There is never really a good time to talk about dying and what happens to your money and assets when you’re gone.
By not making a will, though, you could be leaving your family in financial upheaval after you die.
You’re not alone. According to a recent research by Macmillan Cancer Support, nearly 31 million people in the UK - including nearly half of those aged over the age of 55 - haven’t got a written will.
If this is you, you should waste no time in rectifying it. It is even more pressing now thanks to new changes to Inheritance Tax allowing you to pass on more of your estate tax free; you could leave more to your loved ones when you’re gone.
Not having this changes reflected in a written will, however, could mean leaving your family worse off.
How this affects your property
As of April 2018, you are now entitled to a further £125,000 tax-free ‘family home’ allowance above the 40 per cent threshold of £325,000 at which you become liable to pay inheritance tax, so long as a family home is bequeathed to your children or grandchildren.
This extra allowance can also be transferred to a surviving spouse when you die if it hasn’t already been used up.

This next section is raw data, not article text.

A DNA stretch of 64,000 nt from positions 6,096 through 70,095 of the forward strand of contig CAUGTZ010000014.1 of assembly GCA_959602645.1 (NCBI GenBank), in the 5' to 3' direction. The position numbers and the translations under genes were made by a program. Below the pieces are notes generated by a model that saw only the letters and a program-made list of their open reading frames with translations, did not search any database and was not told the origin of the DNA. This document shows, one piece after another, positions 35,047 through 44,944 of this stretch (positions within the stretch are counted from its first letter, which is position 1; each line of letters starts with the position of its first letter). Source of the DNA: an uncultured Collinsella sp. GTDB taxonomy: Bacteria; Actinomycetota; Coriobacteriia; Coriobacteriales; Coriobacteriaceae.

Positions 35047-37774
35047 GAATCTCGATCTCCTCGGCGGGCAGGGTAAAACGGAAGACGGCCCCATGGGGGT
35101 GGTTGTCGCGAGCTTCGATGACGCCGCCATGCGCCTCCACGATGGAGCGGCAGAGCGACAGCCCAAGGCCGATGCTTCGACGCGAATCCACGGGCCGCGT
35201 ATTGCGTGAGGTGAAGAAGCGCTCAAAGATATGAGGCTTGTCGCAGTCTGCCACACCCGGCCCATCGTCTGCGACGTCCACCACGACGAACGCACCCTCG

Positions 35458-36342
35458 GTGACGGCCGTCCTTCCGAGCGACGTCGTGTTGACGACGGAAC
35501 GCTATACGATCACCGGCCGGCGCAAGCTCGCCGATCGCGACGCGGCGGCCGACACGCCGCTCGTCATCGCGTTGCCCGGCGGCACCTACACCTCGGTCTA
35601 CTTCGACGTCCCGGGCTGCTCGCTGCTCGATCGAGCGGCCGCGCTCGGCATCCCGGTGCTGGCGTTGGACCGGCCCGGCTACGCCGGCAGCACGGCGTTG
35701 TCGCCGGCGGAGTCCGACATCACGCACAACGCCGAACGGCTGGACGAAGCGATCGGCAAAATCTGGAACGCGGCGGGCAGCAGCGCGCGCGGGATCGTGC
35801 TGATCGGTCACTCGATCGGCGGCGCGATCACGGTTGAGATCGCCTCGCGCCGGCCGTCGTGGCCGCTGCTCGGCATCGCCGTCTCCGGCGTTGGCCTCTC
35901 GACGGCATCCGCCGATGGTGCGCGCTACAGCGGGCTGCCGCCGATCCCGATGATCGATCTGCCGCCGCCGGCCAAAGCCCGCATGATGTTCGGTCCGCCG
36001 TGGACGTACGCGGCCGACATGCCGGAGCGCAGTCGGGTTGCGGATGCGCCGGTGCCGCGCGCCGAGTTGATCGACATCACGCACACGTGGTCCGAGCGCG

“This will allow a married couple to be able to pass on as much as £1 million to their families,” explains Bob Hair, Wealth Planning Director at Cazenove Capital.
It also means, he adds, that property can be passed on to direct descendents without having to worry about putting it up for sale to cover a hefty tax bill.
Many people believe that they don’t need to worry about inheritance tax as its only for the rich but rising wealth - from burgeoning house prices to owning a car - means more people are facing the prospect of paying it.
This nil-rate tax band is set to continue increasing incrementally in the coming years. For the 2019-2020 tax year, the allowance has risen to stand at £150,000. This will swell to £175,000 by the 2020-2021 tax year.
In short, your direct family will inherit less and potentially pay more in tax if they are not officially acknowledged as beneficiaries of your property in a written will.
This also goes for pensions, too.
Pension schemes with significant value are not counted in a person’s taxable estate but have in the past been subject to inheritance tax if taken in a lump sum and left unused.
“If you die, you can also pass on your pension to family members. Your spouse or partner can stand in your shoes,” clarifies Hair.
Transfering your final salary scheme to a ‘defined contribution’ pension pot means your family will continue to receive it when you’re gone. This can help reduce the amount of tax your family is liable to pay.
If you haven’t thought about making a will, there’s no time like the present to make sure your affairs are in order; not only for your own peace of mind, but to make sure your family is adequately provided for in the years to come.